Monster storm roars into Philippines
One of the strongest typhoons ever to hit land has slammed the Philippines, forcing millions to take shelter.
Packing sustained winds of up to 320 km/h (199mph), Typhoon Haiyan left at least four people dead, but it may be days before the full damage is known.
The storm ripped apart buildings and triggered landslides as it ploughed across the country’s central islands.
Officials said more than 12 million people were at risk, but the storm’s rapid passing could limit its impact.
“We expect the level of destruction caused by Typhoon Haiyan to be extensive and devastating, and sadly we fear that many lives will be lost,” said Save the Children’s Philippines director Anna Lindenfors.
Eduardo del Rosario, head of the disaster response agency, told the Associated Press that early evacuations and the speed at which the typhoon swept across the Philippines, may have helped reduce its destructive potential.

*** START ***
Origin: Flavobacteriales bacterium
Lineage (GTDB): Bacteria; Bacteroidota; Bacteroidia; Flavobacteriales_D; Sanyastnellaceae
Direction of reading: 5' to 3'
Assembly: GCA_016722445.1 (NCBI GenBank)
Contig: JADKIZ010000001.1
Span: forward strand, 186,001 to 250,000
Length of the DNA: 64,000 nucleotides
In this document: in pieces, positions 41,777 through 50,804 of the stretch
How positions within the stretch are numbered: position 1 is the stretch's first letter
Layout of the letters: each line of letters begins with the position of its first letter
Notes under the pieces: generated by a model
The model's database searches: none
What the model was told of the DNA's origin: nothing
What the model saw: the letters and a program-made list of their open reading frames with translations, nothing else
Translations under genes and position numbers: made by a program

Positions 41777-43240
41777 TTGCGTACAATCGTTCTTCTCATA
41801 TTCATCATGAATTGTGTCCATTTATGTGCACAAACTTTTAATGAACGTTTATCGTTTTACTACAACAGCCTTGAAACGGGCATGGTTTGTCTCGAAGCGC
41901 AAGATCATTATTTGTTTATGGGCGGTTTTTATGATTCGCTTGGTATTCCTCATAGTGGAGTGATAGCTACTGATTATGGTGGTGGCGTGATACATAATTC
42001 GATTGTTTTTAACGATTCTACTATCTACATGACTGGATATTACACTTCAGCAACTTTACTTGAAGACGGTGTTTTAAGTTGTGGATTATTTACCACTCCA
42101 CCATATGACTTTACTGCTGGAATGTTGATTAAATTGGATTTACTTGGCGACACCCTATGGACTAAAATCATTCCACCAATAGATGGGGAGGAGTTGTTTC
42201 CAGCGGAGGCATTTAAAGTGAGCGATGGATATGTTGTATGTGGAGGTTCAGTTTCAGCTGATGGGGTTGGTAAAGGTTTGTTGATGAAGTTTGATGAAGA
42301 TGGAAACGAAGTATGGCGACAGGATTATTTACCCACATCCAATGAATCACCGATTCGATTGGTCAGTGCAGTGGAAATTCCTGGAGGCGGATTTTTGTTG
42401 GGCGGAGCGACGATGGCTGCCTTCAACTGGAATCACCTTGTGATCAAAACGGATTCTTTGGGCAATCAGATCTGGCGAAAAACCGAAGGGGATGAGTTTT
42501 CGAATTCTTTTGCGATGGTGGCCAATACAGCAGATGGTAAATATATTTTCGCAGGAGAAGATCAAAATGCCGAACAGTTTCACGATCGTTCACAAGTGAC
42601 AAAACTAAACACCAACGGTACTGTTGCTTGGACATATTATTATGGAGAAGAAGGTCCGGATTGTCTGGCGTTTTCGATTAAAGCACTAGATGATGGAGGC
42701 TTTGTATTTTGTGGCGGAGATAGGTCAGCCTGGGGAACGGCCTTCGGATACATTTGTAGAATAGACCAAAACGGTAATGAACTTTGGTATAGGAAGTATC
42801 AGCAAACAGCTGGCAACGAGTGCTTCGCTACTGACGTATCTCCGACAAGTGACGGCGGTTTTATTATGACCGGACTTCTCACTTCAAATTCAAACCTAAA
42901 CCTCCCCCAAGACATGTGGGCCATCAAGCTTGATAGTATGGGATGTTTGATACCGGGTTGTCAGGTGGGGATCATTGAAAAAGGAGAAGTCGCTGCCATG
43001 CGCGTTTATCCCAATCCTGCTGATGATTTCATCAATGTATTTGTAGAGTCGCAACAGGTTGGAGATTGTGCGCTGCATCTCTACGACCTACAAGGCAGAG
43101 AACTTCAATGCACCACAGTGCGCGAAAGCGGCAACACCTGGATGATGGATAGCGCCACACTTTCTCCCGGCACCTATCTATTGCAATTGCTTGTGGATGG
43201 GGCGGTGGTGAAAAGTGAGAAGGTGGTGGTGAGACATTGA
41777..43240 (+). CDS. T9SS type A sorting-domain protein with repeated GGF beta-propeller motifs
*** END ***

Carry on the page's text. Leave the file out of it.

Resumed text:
Lt Gen Roy Deveraturda, a military commander, echoed this view, telling the AP: “It has helped that the typhoon blew very fast in terms of preventing lots of casualties.”
Meteorologists had earlier warned that the storm could be as devastating as Typhoon Bopha in 2012, which ravaged parts of the southern Philippines and left at least 1,000 people dead.
Haiyan – equivalent to a category five hurricane – is now heading towards Vietnam and southern China.
The storm made landfall on the Philippines shortly before dawn, bringing gusts that reached 379 km/h (235 mph), waves as high as 15m (45ft) and up to 400mm (15.75 inches) of rain in places.
Read the full story on BBC News
Category: World News |